By Michael Roberts
By Amber Taufen
By Patricia Calhoun
By William Breathes
By Michael Roberts
By Melanie Asmar
By Michael Roberts
By Michael Roberts
Among Governor Bill Ritter's hits and misses, few actions have drawn as much criticism as his proposal to release thousands of inmates months earlier than originally planned, thereby cutting millions of dollars from the state's overstressed budget.
The announcement sent convulsions of anxiety through Colorado's crime-control industry. Police chiefs braced for waves of thugs hitting the streets. A criminologist predicted a sharp spike in the crime rate, including an upswing in "heinous" crimes. Private prison contractors groused about lost business and possible layoffs. Last month a Denver Post article shrieked that the governor's early-release list included a cop-killer — who was within a few weeks of mandatory release, anyway. And last week, Republican lawmakers demanded that Ritter end the "disastrous" program, even though it had scarcely begun.
Actually, Ritter's plan barely qualifies as "early release" at all. Only a small percentage of state inmates receive discretionary parole anymore. The vast majority serve out their sentences right up to their mandatory release date, then have a mandatory period of parole to complete on top of that. Although the Colorado Department of Corrections routinely deducts "earned time" of a few days each month, violent offenders are required to serve at least 75 percent of their original sentence.
Ritter's plan excludes sex offenders, targets inmates who are already six months or less from getting out, and would still require screening by the Colorado Board of Parole, which can — and often does — deny early release to violent offenders. The plan is a candle lit under a glacier, a slight nudge to a massive, overstuffed prison system that's draining an ever-increasing share of state resources while lawmakers dawdle over sentencing reform proposals.
The alarm and outrage that greeted even this modest cost-cutting measure is a good indication of what the governor is up against as he tries to get a handle on the DOC's $700 million-a-year budget, which has swelled at an average rate of 10 percent a year for the past two decades. No politician can afford to appear soft on crime — not even a former prosecutor who, in his gubernatorial campaign, vowed to control soaring prison costs by launching new programs that would lower recidivism.
Ironically, the governor has a powerful weapon in his arsenal when it comes to getting people out of prison early, one that requires no legislative approval. Properly applied, it can save money, address inequities in the justice system and transform the sentencing reform debate. But it's politically risky, and Ritter has declined to use it to any real effect in his first three years in office.
It's called clemency. The state constitution gives the governor "the power to grant reprieves, commutations and pardons" for all crimes except treason. It's a tool that Ritter's predecessors have wielded, sometimes boldly, to free particular prisoners or shorten their sentences, to correct injustices or reward people who have turned their lives around while incarcerated, or to wipe the slate clean years after youthful bad behavior. Clemency used to be a routine part of being Colorado's governor, like cutting ribbons and wearing a cowboy hat, but in recent decades the option has been exercised less and less.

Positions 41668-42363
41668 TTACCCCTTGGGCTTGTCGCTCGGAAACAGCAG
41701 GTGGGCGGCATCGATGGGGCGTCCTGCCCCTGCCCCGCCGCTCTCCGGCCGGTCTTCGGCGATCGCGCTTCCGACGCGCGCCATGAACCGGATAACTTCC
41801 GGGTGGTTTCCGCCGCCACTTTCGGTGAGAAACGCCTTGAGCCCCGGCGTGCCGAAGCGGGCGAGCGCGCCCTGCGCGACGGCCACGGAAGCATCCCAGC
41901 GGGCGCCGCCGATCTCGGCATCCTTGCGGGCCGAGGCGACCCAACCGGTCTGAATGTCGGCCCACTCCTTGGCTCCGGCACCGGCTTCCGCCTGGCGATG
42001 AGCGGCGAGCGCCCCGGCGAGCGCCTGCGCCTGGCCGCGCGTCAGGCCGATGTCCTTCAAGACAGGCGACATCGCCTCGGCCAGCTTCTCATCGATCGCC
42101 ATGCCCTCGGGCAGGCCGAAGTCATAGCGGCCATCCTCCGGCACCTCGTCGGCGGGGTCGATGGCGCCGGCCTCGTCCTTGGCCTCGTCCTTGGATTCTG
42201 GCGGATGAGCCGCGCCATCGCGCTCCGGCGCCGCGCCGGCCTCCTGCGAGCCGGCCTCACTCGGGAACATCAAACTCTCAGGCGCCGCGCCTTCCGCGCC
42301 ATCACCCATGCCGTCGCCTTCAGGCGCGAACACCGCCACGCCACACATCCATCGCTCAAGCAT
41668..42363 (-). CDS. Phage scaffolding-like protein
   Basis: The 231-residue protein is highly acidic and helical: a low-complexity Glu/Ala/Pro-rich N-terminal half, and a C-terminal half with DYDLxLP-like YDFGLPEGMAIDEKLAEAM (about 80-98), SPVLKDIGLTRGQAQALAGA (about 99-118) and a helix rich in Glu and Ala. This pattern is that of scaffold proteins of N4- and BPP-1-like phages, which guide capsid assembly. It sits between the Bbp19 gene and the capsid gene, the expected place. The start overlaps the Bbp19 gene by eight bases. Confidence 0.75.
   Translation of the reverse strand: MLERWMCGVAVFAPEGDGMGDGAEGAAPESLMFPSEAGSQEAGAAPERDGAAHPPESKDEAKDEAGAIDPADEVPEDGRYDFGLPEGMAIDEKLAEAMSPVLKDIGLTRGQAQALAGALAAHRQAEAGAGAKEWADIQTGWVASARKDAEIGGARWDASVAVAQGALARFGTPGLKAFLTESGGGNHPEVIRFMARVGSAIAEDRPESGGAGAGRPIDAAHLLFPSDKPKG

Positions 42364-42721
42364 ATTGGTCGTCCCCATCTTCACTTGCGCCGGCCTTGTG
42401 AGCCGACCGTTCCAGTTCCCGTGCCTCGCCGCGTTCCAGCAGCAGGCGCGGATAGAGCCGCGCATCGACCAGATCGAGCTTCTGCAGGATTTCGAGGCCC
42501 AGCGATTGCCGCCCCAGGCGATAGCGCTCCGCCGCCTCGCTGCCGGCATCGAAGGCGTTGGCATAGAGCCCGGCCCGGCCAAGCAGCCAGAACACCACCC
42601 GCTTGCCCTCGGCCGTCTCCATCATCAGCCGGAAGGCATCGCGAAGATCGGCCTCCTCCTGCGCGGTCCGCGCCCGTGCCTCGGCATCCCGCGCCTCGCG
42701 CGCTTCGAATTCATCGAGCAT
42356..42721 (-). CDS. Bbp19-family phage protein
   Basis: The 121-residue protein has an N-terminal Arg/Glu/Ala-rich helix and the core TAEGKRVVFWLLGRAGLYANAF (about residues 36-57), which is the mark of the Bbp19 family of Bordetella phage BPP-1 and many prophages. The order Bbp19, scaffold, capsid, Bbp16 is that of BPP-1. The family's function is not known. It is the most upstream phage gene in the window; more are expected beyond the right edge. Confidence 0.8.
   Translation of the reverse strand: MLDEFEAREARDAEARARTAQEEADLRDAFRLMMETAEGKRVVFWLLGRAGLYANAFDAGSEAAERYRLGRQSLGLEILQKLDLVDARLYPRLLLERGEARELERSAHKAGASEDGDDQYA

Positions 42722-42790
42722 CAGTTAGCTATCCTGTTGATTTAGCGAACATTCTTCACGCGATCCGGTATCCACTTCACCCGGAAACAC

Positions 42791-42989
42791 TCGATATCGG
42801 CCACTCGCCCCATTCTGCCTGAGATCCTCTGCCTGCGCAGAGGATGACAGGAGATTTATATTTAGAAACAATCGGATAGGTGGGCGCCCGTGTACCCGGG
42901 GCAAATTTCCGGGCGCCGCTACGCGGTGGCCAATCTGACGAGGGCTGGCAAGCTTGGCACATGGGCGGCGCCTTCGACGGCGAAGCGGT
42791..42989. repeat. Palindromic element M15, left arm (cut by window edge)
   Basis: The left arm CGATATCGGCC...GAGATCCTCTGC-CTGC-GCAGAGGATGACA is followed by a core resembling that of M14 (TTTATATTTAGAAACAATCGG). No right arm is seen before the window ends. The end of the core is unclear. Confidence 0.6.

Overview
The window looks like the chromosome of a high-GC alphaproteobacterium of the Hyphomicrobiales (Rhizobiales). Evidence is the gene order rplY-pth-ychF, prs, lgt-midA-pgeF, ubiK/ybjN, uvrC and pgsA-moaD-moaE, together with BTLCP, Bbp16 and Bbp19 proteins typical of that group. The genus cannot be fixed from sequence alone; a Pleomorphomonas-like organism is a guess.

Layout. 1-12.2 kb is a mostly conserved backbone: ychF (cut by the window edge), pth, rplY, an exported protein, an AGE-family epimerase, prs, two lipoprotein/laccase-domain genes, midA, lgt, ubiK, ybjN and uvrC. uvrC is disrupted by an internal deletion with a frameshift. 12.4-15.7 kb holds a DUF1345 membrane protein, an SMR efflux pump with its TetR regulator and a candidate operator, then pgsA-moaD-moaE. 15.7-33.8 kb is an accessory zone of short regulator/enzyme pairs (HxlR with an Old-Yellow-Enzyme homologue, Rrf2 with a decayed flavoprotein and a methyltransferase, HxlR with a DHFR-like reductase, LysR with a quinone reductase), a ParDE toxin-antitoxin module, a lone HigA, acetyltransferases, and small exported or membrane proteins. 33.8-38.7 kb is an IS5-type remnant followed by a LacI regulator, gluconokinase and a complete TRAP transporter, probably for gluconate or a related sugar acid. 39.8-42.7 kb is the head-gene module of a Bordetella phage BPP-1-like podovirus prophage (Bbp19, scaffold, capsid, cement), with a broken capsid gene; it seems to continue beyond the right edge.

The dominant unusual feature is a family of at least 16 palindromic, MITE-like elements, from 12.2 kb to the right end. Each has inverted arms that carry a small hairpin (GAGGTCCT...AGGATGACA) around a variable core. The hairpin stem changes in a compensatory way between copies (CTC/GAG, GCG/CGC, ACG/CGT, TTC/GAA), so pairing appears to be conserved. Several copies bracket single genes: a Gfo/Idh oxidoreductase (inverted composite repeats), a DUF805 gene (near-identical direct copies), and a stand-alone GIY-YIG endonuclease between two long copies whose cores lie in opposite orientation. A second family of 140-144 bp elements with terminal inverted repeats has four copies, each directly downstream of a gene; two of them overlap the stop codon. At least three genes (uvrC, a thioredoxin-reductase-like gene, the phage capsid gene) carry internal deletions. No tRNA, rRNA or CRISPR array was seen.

Governor John Love granted more than 200 pardons in his ten years on the job. Richard Lamm granted more than 150 in twelve years — and commuted hundreds of sentences. Roy Romer pardoned just over fifty in his three terms. In eight years, Bill Owens issued only seven pardons and six commutations.
Ritter reorganized Owens's executive clemency advisory board and created a second one, designed to review applications from inmates serving time in adult prisons for crimes committed as juveniles. To date, he's issued two pardons — one for a 1997 drug charge, and one for a 1995 misdemeanor theft — and not a single commutation.
The situation has frustrated prisoner advocates, especially those trying to modify life-without-parole sentences for juveniles. A 2006 law makes lifers who enter the prison system as juveniles eligible for parole after forty years, but it doesn't apply retroactively to those already convicted; their chief hope now is Ritter's juvenile clemency board, which has reportedly reviewed more than a dozen cases so far but has not produced one commutation.
"When we went to the legislature to get the law changed for juveniles in the adult system, they told us, 'There's always clemency,'" recalls Mary Ellen Johnson, director of the Pendulum Foundation, a juvenile-justice nonprofit based in Denver. "They were shocked when we told them that nobody gets clemency."
Certainly none have among the life-without-parole cases that Pendulum has championed, several of which were featured in a 2007 Frontline documentary. Trevor Jones, who was seventeen in 1996 when he fatally shot another teen, was convicted of reckless manslaughter — but still ended up with a mandatory life sentence under the felony-murder law. Despite an exemplary record in prison and his insistence that the gun discharged accidentally, his application for clemency was recently denied.
Also turned down: Dietrick Mitchell, the sixteen-year-old driver in a 1991 fatal hit-and-run. The victim's family and prosecutors maintain that the killing was intentional and gang-related; Mitchell's supporters say it was accidental and that Mitchell was no gangbanger.